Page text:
I use these sites for the stuff that I either:

1. Can’t do (because I don’t know how)

or,

2. Shouldn’t do (because it’s not a good use of my time)

This concept of what you should and shouldn’t outsource is worth highlighting…so let me elaborate for a second…

This concept is simple, and as soon as I understood it, my business took off literally overnight.

The key here is to understand one thing:

How much is your time worth?

More specifically:

What value do you put on one hour of your time?

Is it $5? $10? $100? $1,000?

The answer will depend on how much cash you have available, or how much you earn.

When I started out, I did everything myself because I was broke… I literally couldn’t afford to pay anyone to do anything for me, so I wrote all my own content, made my own websites, designed my own logos…

I sucked…

Here’s an example of how much I sucked:

That image above (from 23rd November 2005) is of my first ever affiliate site… I had no idea what I was doing, but I did it anyway, and I sucked.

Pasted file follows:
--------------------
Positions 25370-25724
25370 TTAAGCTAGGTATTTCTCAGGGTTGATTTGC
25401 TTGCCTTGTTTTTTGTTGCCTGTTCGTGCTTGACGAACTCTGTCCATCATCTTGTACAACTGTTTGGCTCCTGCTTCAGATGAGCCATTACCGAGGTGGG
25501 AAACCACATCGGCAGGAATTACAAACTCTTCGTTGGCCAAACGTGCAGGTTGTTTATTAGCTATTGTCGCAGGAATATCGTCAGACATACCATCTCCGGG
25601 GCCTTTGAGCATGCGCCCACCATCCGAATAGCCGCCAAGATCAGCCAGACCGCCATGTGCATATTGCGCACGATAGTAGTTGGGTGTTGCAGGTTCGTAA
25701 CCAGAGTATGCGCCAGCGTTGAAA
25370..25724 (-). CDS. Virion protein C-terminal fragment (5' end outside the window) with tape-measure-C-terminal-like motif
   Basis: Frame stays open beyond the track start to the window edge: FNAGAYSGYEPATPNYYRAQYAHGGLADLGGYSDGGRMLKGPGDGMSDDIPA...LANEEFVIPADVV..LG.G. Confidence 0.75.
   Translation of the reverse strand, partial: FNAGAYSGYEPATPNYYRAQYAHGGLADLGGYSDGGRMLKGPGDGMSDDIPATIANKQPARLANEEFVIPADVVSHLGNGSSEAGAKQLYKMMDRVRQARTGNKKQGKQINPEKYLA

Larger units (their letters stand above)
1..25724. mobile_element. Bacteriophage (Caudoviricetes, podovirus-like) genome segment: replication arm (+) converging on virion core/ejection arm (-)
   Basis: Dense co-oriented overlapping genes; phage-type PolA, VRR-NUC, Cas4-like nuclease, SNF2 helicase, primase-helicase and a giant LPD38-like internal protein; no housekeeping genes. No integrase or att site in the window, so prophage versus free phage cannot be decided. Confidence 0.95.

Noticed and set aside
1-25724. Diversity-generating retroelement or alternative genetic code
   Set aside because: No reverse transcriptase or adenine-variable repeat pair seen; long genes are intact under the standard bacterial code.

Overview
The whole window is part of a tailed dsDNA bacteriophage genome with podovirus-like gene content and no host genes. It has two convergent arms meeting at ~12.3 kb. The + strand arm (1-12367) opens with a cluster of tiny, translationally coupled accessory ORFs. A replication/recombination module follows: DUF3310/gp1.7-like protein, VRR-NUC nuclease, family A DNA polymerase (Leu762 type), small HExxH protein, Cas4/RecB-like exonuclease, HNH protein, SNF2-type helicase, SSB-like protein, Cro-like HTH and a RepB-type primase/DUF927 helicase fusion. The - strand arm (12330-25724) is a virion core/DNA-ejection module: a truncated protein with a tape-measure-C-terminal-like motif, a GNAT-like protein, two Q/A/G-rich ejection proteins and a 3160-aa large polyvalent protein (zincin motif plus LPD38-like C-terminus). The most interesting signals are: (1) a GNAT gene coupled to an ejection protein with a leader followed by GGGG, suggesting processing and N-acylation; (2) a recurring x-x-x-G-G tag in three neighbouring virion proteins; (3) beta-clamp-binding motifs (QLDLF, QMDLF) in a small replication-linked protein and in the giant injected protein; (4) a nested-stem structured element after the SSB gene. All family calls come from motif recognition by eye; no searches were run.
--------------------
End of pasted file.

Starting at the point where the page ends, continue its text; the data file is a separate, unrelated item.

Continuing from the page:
But it was a case of sink or swim, so I battled hard and learned quickly.

As time went on, I got a better job and could finally start outsourcing some parts of my business.

First articles, then link building (back in the “good ol’ days” when link building worked!), then graphics, and so on.

The key to all this though, is to outsource as much as you can, when it can be done for less than the value of your time.

For example, let’s say you’ve worked out that your time is worth $10/hour.

If an image will take you 10 hours to create yourself, or you can outsource it for $50, then you should outsource it (because you can get the job done for $5/hour).

If on the other hand, the same image will cost you $200 to outsource, or you could do it yourself in 10 hours, then you should do it yourself (because the cost will be $20/hour otherwise…and your “price” is lower than that).

That’s kind of how I look at the whole outsourcing thing, and it’s that mindset that has grown the business of my partners and I (Tim and Steve) to the point where we hire a team of 22 people in Pakistan (coders, designers, support staff etc), and 2 full time employees based in the USA (1x eCom manager and 1x eCom support staff).